There are several ways to set up your own limited company; via an accountant (a popular way), via a company formations agent, or direct with Companies House. Here we look at the typical costs associated with each option.
As you can imagine, the more “middlemen” that are involved, the more you can expect to pay. Having said that, contrary to popular belief, it is surprisingly inexpensive and easy to set up a company.
Your company formation options
a) Incorporate directly via Companies House
The standard registration fee to set up a company is just £12 for the ‘standard’ Companies House web incorporation service, which takes up to 24 hours to turnaround. You can pay via credit card, debit card or PayPal.
You will be charged £40 if you submit a paper application using Form IN01 (subject to an 8-10 day turnaround). For a same-day formation (paper return), you’ll need to pay £100, although all same-day Companies House services have been temporarily suspended due to the Coronavirus outbreak.
Using the web incorporation service, you will need to fill in several online forms that together make up Form IN01 (including company director details, the company’s registered address, the company’s proposed share capital, and shareholder details).
All applicants are automatically provided with the Companies House model Articles and Association (essentially a company ‘rule book’), and the Memorandum of Association is automatically created (stating that each subscriber wishes to form a company).
b) Use a formations agent
Another route is to use an intermediary to incorporate on your behalf. There are hundreds of formation services available online, from email-only services (i.e. all your company documents will be emailed to you) to more extravagant packages which even include a brass plate with your company name on it.
You will typically find that most formations agents make their money by offering additional add-ons, such as setting up business bank accounts, as it is hard to make a margin on the incorporation itself.
You simply need to search if your desired name is available, pay the fee, and everything should be taken care of on your behalf.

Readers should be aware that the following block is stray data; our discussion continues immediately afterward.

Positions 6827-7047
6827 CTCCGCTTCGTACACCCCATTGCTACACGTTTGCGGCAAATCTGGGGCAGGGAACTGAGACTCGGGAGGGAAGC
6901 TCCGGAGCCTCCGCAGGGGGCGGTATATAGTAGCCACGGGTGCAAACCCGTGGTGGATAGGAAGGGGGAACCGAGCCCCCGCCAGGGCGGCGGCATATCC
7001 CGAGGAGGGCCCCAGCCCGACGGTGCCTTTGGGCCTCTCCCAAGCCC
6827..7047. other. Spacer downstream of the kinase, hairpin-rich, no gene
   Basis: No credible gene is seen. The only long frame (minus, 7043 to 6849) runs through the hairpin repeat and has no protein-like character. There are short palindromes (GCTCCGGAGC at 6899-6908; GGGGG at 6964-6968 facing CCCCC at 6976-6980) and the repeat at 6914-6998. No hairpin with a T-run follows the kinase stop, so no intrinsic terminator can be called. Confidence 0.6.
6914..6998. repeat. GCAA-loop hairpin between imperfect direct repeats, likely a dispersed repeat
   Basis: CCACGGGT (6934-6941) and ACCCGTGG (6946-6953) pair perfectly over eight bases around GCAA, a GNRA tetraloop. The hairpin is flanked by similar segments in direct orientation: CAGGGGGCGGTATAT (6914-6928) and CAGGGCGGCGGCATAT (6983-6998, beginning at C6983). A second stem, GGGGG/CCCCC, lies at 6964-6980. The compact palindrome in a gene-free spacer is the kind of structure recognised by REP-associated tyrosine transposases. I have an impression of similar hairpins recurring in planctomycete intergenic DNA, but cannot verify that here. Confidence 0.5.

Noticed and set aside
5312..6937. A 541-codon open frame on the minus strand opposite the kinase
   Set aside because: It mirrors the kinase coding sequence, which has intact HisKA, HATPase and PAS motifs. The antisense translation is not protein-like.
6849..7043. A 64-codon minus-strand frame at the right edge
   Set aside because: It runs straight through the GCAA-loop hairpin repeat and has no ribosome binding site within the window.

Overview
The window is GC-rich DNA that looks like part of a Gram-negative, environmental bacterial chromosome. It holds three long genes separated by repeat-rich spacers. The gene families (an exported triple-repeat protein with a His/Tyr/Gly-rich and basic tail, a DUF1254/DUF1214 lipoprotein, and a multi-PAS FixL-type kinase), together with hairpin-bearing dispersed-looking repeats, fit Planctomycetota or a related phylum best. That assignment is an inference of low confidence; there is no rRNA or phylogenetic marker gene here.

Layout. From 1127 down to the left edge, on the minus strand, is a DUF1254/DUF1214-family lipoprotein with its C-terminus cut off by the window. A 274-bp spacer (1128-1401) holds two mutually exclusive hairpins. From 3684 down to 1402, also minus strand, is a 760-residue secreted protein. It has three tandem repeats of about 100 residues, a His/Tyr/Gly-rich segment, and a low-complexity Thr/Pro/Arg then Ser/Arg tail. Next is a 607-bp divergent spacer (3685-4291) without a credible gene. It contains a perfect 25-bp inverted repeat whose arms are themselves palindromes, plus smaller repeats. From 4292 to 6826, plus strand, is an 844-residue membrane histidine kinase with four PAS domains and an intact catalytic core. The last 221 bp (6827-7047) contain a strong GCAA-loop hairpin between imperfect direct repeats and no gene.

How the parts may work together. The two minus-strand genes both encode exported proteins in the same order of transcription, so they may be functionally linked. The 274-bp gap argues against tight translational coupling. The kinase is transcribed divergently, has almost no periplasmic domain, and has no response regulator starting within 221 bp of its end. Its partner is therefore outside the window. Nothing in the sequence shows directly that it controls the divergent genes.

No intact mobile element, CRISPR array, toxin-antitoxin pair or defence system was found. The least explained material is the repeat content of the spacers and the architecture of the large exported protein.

The leading formations company is 1st Formations – you can set up a company from £12.99 here.
c) Ask an accountant to form your company
A large number of contractors prefer to set up a company via their accountants as this is a hassle-free process, and for those unfamiliar with running a business, this makes a lot of sense.
For many, the idea of becoming a company director is fairly daunting, and a specialist accountant will be able to answer any questions relating to directors’ responsibilities, and to the formation itself.
If you’re considering issuing several classes of shares, have multiple shareholders, or need advice on how best to split your new company’s shares, then using an accountant is a prudent move – for obvious reasons.
In many cases, your accountant may even include the incorporation costs if you sign up for their monthly service.
Other accountants will apply a one-off set up charge rather than absorbing the costs into the standard fee.
Either way, your accountant should let you know upfront how much your company incorporation will cost.
Visit our directory of contractor accountants for an initial list of service providers.
What about the ongoing costs of running a company?
Despite the preconceptions some prospective company directors may have, the ongoing costs of running a company are very low from an ‘official’ point of view. The only ongoing statutory cost is the £13 fee for submitting your Confirmation Statement.
Putting trade-related expenses aside (buying a new PC, or printing costs, for example), the only additional costs associated with administering the company itself are usually accountancy fees, and possibly some additional professional costs. These will clearly vary according to the service provider you choose.
We also recommend you sign up to receive email updates on any future limited company tax / legal changes, via our in-house newsletter.
There are a number of steps you need to take when setting up a company – read 10 things you should know before forming a company.
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